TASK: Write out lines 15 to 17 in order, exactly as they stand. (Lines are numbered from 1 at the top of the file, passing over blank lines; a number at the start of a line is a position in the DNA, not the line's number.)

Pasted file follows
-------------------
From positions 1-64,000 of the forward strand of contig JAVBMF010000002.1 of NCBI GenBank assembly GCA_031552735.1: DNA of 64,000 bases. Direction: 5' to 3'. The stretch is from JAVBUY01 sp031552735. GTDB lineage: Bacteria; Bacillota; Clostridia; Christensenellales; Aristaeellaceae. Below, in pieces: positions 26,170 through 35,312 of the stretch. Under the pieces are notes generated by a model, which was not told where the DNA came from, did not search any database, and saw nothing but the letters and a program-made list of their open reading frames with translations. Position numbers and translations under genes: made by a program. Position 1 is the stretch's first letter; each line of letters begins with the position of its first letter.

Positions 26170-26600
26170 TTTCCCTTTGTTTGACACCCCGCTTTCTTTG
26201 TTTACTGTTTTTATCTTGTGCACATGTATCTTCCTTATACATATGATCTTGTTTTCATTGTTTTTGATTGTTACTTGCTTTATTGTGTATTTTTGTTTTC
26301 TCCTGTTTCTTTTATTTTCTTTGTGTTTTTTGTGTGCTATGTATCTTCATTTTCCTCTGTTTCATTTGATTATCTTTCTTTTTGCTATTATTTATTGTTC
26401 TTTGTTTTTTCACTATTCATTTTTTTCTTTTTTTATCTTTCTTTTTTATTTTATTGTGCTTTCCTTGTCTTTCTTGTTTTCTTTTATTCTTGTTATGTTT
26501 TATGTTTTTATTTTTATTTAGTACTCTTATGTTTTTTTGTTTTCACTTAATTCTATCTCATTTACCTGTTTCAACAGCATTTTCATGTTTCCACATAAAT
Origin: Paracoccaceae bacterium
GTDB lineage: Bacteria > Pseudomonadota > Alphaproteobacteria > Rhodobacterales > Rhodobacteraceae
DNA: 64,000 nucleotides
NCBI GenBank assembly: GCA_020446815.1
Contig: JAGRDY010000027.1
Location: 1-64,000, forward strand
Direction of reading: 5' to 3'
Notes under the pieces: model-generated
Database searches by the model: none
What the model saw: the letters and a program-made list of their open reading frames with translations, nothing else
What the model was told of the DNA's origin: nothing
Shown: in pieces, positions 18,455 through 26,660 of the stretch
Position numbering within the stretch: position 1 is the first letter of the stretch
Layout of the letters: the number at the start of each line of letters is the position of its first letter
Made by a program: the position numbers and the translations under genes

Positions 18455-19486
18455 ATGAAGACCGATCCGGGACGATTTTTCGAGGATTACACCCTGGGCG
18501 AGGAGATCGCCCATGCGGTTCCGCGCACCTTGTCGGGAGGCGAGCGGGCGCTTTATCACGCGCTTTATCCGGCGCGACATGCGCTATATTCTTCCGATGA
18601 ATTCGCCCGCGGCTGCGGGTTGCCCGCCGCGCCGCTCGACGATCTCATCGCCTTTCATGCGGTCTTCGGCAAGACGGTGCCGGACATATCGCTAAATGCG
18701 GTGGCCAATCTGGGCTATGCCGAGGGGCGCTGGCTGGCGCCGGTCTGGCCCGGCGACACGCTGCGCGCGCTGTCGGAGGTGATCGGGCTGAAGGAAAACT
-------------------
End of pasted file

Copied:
Notes under the pieces: model-generated
Database searches by the model: none
What the model saw: the letters and a program-made list of their open reading frames with translations, nothing else